Asset Based Loan

Another bailout round for Greece

In what is becoming almost like a Greek version of “Groundhog day” European Union leaders have approved another round of bailout round for Greece, totaling approximately $100 Billion.

Greek Prime Minister Lucas Papademos won cabinet approval for the deeper austerity cuts required to obtain the latest bailout.    He still  needs approval from the Greek parliment.    European taxpayers don’t want to finance another bailout round for Greece, and many Greek citizens certainly don’t want to accept the relentless austerity cuts required to prevent a formal default.

Both parties are trapped in a classic “devil’s circle” from which there is no escape of another bailout round for Greece.   Current and former prime ministers, including former Greek Prime Minister Papandreou, the current leader of the Greek socialist party describes the continued bailouts as “The recipe for the program isn’t right or wrong.  It’s the only one available.”

Most Greek leaders, including Antonis Samaras, the leader of New Democracy, Greece’s second largest party stated the newest bailout “distances us from bankruptcy, looting, the chaos that would follow”, referring to a default.    He followed with “I’m sure you will all do your duty by your country”.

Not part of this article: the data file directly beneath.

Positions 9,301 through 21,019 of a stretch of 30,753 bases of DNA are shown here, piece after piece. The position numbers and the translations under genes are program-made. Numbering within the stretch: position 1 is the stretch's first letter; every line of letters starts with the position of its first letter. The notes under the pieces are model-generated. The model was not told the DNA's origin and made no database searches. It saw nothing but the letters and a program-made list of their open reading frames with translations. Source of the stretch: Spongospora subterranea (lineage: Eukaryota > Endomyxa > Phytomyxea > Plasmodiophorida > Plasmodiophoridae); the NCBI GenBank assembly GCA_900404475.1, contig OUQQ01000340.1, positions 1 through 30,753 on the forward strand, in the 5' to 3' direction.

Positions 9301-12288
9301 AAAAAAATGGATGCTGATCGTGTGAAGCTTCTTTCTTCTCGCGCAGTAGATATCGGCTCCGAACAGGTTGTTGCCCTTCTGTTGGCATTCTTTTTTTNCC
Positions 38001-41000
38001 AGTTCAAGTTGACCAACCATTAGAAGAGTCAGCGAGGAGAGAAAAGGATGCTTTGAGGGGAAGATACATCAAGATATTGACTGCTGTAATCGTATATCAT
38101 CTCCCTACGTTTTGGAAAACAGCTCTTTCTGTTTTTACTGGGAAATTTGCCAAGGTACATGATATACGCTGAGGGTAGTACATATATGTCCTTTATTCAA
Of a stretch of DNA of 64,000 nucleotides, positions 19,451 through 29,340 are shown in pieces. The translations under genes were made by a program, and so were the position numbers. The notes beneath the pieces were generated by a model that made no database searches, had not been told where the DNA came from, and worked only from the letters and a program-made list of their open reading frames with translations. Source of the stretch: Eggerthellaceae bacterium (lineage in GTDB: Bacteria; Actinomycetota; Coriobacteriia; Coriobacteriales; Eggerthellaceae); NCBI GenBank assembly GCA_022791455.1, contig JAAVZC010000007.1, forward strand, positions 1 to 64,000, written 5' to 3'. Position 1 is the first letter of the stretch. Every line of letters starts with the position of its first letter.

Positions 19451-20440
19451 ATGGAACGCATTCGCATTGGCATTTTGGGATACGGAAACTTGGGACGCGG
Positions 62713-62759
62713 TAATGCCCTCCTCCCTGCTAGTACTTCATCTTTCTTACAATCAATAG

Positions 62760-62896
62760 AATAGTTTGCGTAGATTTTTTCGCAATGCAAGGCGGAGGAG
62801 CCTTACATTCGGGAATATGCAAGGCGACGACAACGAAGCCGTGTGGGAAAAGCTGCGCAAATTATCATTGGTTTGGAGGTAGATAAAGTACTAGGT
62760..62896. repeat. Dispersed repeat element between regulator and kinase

If the Greek parliment does not approve the bailout plan and defaults on it’s debt, a default would halt the payment of wages and pensions, shut schools and hospitals, and threaten businesses.

Examples in history of what some governments do to avoid the crisis of a default, once at hand, is to print money.     This often will be only a short term fix.   Printing money in most cases will cause inflation to skyrocket.    There are few exceptions.    The only exceptions are if the problem is containable to a one time, not too large printing of money.    Another is if the country has a strong economy and world markets do not punish the country.   A recent example could be the 2009 U.S. Federal Reserve bailout.

Other cases in history are not so kind, including Idi Amin’s regime in Udanda in the 1970’s.   Upon being told by his finance minister that the county had a problem and had run out of money, Amin reportedly stated “What is the problem, just print more money” and replaced his finance minister when he protested.

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